At 4.98 million bpd, crude exports in June were the weakest on record, according to data from the Joint Organizations Data Initiative (JODI) stretching back to 2002.
Output from the Organization of the Petroleum Exporting Countries (OPEC) rose by more than 1 million bpd in July as Saudi Arabia and other Gulf members ended voluntary supply cuts, on top of an OPEC-led deal to curb production.
An easing of lockdowns and lower supply helped benchmark Brent crude hold above $40 a barrel throughout July after plunging to a 21-year low of $15.98 in April, though gains were kept in check by fears of a second wave of COVID-19.
OPEC+ has been reducing output by 7.7 million bpd, or about 8 per cent of global demand, but the group is unlikely to announce further curbs in its virtual meeting later on Thursday.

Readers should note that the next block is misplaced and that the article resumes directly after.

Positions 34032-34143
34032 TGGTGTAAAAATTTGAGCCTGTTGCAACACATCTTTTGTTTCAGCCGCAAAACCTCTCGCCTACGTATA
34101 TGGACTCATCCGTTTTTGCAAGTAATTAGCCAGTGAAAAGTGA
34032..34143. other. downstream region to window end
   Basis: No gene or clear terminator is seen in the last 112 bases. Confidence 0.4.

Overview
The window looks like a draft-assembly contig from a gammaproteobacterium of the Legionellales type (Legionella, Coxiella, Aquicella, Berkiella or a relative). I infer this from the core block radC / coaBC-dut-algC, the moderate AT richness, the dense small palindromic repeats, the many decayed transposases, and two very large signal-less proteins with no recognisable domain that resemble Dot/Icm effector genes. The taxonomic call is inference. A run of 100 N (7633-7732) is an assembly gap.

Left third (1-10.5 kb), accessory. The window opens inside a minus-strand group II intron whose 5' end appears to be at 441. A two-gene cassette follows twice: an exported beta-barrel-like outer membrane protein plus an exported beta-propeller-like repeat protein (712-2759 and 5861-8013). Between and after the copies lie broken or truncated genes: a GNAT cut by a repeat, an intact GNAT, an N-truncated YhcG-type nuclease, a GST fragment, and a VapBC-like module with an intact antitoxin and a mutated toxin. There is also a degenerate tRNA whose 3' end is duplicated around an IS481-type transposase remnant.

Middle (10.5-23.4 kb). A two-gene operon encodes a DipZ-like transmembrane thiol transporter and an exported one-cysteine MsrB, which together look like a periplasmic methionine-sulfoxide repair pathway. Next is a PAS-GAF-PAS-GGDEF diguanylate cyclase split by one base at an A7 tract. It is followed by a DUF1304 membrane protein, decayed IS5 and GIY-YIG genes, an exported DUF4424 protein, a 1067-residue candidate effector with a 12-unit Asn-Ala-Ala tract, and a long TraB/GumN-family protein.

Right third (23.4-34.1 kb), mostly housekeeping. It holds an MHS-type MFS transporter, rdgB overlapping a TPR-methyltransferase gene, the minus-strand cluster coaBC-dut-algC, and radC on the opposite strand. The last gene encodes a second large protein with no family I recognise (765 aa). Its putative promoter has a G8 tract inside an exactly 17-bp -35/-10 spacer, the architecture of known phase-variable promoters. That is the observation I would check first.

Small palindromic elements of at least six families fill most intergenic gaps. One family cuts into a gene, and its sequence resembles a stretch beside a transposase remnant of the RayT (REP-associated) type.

Saudi Arabia’s crude production rose 13.3 per cent month-on-month in July to 8.48 million bpd, its lowest since December 2002.
Saudi’s domestic crude refinery throughput fell 13.2 per cent to 2.09 million bpd in July, while direct crude burn rose by 176,000 bpd to 645,000 bpd.
Saudi total oil product demand in July rose by 219,000 bpd to 2.38 million bpd, data on the JODI website showed.
Meanwhile, the world’s top oil exporter cut its October official selling price for the Arab Light crude it sells to Asia by the most since May.
Monthly export figures are provided by Riyadh and other members of the Organization of the Petroleum Exporting Countries (OPEC) to the Joint Organizations Data Initiative (JODI), which publishes them on its website.